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Draft King Analysis
January 15, 2012
Lou Pickney, DraftKing.com

Reader feedback is always welcomed here on Draft King. Sound off with your thoughts on Twitter (@LouPickney) or via email at LouPickney@gmail.com.


Multitasking is a strength of mine. It's part ADD, part training from my television news producer days, part analyzing and evaluating, and part maximizing time. But, even for me, it was tough to keep track of everything happening around 8 p.m. CST last night.

The post I made on Twitter around that time sums it up succinctly, albeit only because Twitter limits you to 140 characters per post. The longer version: the fourth quarter of the Saints/49ers NFL playoff game was going down to the wire, a game that had been 17-0 San Francisco in the second quarter before New Orleans finally began to get their act together and stop turning the ball over on seemingly every possession.

As I tend to do while watching sports on TV, I monitored my Twitter feed via my Motorola Droid to keep up with the rest of the world. The people I follow kept me up to speed on everything from the Nashville Predators NHL game to the UFC 142 prelim fights in Rio de Janeiro, Brazil. But my attention was mostly locked in on the Saints/49ers game, which was going down to the wire.

Meanwhile, I knew that the much-hyped Broncos/Patriots game was billed as having an 8 p.m. CST start time, though I've worked in sports broadcasting long enough to know that 8:00 can often mean 8:05 or 8:10. Taking advantage of modern technology, I hit the Guide button on the remote and set the DirecTV DVR to record the Broncos/Patriots game, which aired on my local CBS affiliate (WTVF NewsChannel 5 in Nashville). With that set, I knew that, even if the Saints/49ers game went to overtime, I'd be able to watch the late game in its entirety.

My ADD kicked back in, so I pulled up Twitter on my phone. Two back-to-back posts left me confused; both referenced Oregon QB Darron Thomas leaving for the NFL. That made no sense to me, since there had been no rumblings (at least any that I had heard) about him bolting from Eugene. So I put my researcher hat on and attempted to find out more information.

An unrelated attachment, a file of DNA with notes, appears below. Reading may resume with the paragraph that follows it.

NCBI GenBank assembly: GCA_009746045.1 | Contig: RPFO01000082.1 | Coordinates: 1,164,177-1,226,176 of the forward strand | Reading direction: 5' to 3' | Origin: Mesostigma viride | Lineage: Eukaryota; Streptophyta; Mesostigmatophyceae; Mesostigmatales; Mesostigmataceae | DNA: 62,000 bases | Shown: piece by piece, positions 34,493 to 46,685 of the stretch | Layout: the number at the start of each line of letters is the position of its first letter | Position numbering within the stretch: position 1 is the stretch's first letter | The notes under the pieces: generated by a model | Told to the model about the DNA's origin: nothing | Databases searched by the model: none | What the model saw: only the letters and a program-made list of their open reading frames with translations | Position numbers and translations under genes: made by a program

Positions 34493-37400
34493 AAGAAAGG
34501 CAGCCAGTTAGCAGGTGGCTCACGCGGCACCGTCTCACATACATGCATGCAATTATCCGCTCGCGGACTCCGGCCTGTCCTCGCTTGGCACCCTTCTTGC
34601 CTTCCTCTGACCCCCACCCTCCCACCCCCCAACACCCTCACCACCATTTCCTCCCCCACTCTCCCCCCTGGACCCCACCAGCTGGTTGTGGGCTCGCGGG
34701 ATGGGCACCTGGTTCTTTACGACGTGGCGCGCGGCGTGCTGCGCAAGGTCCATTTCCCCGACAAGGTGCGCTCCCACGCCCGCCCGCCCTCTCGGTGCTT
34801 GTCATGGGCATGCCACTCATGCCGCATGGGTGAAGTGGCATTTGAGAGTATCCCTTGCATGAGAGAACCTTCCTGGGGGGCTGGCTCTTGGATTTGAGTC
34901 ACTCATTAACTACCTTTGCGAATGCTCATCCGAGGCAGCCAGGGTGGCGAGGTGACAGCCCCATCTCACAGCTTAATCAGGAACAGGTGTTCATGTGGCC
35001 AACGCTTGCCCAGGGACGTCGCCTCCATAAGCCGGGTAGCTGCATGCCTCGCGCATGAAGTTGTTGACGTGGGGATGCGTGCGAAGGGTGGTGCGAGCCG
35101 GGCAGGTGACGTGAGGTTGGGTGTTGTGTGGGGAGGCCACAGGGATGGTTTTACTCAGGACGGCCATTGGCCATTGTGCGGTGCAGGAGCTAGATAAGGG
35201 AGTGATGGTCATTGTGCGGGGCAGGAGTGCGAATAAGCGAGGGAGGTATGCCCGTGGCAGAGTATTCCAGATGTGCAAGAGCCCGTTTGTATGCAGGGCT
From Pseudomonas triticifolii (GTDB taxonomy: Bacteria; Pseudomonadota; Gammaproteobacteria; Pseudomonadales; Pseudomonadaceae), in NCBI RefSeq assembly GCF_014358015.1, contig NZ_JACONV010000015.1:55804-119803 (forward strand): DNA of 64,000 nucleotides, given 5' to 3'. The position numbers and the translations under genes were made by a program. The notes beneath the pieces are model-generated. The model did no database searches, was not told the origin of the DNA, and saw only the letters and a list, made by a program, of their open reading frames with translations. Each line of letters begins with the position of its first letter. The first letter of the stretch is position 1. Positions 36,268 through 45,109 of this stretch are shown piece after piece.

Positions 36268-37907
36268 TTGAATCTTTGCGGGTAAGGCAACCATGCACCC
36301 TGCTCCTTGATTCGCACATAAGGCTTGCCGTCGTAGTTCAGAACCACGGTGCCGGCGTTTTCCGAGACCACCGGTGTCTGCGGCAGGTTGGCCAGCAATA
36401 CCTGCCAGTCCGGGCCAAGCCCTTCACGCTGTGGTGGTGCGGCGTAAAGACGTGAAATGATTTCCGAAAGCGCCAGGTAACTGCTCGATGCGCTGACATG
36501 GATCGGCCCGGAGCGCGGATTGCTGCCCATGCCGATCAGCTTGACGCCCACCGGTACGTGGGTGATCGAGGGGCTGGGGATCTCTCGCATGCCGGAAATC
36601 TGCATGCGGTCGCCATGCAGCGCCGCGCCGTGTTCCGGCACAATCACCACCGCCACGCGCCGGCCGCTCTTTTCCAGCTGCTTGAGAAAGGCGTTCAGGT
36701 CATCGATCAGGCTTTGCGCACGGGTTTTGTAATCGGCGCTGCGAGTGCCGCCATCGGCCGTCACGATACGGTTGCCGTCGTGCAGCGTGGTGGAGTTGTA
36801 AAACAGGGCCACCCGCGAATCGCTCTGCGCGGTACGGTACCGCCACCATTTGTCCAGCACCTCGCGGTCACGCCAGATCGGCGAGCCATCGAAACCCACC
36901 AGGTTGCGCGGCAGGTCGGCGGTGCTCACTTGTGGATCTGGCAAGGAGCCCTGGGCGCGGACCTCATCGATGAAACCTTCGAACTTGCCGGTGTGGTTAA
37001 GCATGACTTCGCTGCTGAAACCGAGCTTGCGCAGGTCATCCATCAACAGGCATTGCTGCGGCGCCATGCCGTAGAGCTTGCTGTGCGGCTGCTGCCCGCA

After briefly trying unsuccessfully to look it up on my girlfriend's iPad, which defaults to the sub-par Safari browser, I went into my office during the next 49ers/Saints commercial break and did a Google search on my computer. And... nothing. I tried a Google News search, then I tried a regular Google search, but neither one provided any info about Thomas leaving Oregon.

With the commercial break about to end, I went back into the living room and did a Twitter search on my phone. By that point word was spreading -- we live in the information age, after all. Soon thereafter, I found this post by Bob Condotta of the Seattle Times that linked to a press release on GoDucks.com announcing Thomas' plans to jump to the NFL.

Darron Thomas
Darron Thomas won the Rose Bowl in his final game with the Oregon Ducks. (Icon SMI)
It didn't make sense to me -- why would Thomas not only leave Oregon, but wait until the eleventh hour to do so? I wanted to search the internet for answers, for thoughts from those closer to the situation, but my attention was distracted by what was building up to be an unbelievable finish to the Saints/49ers game. Plus I was curious about pregame conditions in Foxboro, but part of the art of multitasking is knowing how to prioritize quickly, so that went on the backburner.

Right around this time, the Saints/49ers tilt went into crazy mode. New Orleans took their first lead of the game on a Darren Sproles receiving TD, putting New Orleans up 24-23 with just over four minutes to go. Then the 49ers drove down the field, scoring on a 28-yard Alex Smith rushing TD on 3rd and seven, just shy of the two minute warning. Reaction to Darron Thomas' decision to go pro took a backseat at that point, with my Twitter timeline going bonkers.